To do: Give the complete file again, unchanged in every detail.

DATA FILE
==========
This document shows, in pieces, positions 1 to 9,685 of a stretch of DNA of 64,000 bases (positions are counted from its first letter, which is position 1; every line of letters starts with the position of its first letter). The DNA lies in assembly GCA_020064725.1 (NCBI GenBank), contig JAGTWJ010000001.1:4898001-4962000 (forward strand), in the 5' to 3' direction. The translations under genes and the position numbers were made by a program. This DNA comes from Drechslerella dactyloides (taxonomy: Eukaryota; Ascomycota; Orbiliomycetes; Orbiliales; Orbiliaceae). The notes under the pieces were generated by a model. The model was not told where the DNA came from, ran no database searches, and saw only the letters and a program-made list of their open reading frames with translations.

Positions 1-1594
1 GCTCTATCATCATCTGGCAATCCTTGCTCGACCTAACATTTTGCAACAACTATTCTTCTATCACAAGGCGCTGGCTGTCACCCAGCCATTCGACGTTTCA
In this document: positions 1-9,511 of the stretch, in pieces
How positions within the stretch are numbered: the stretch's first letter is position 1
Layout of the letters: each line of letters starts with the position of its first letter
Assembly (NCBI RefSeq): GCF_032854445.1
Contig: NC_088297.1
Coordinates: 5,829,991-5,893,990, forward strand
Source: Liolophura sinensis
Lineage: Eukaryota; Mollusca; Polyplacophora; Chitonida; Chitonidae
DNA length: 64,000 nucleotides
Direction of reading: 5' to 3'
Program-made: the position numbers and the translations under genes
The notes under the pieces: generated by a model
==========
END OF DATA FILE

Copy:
This document shows, in pieces, positions 1 to 9,685 of a stretch of DNA of 64,000 bases (positions are counted from its first letter, which is position 1; every line of letters starts with the position of its first letter). The DNA lies in assembly GCA_020064725.1 (NCBI GenBank), contig JAGTWJ010000001.1:4898001-4962000 (forward strand), in the 5' to 3' direction. The translations under genes and the position numbers were made by a program. This DNA comes from Drechslerella dactyloides (taxonomy: Eukaryota; Ascomycota; Orbiliomycetes; Orbiliales; Orbiliaceae). The notes under the pieces were generated by a model. The model was not told where the DNA came from, ran no database searches, and saw only the letters and a program-made list of their open reading frames with translations.

Positions 1-1594
1 GCTCTATCATCATCTGGCAATCCTTGCTCGACCTAACATTTTGCAACAACTATTCTTCTATCACAAGGCGCTGGCTGTCACCCAGCCATTCGACGTTTCA
In this document: positions 1-9,511 of the stretch, in pieces
How positions within the stretch are numbered: the stretch's first letter is position 1
Layout of the letters: each line of letters starts with the position of its first letter
Assembly (NCBI RefSeq): GCF_032854445.1
Contig: NC_088297.1
Coordinates: 5,829,991-5,893,990, forward strand
Source: Liolophura sinensis
Lineage: Eukaryota; Mollusca; Polyplacophora; Chitonida; Chitonidae
DNA length: 64,000 nucleotides
Direction of reading: 5' to 3'
Program-made: the position numbers and the translations under genes
The notes under the pieces: generated by a model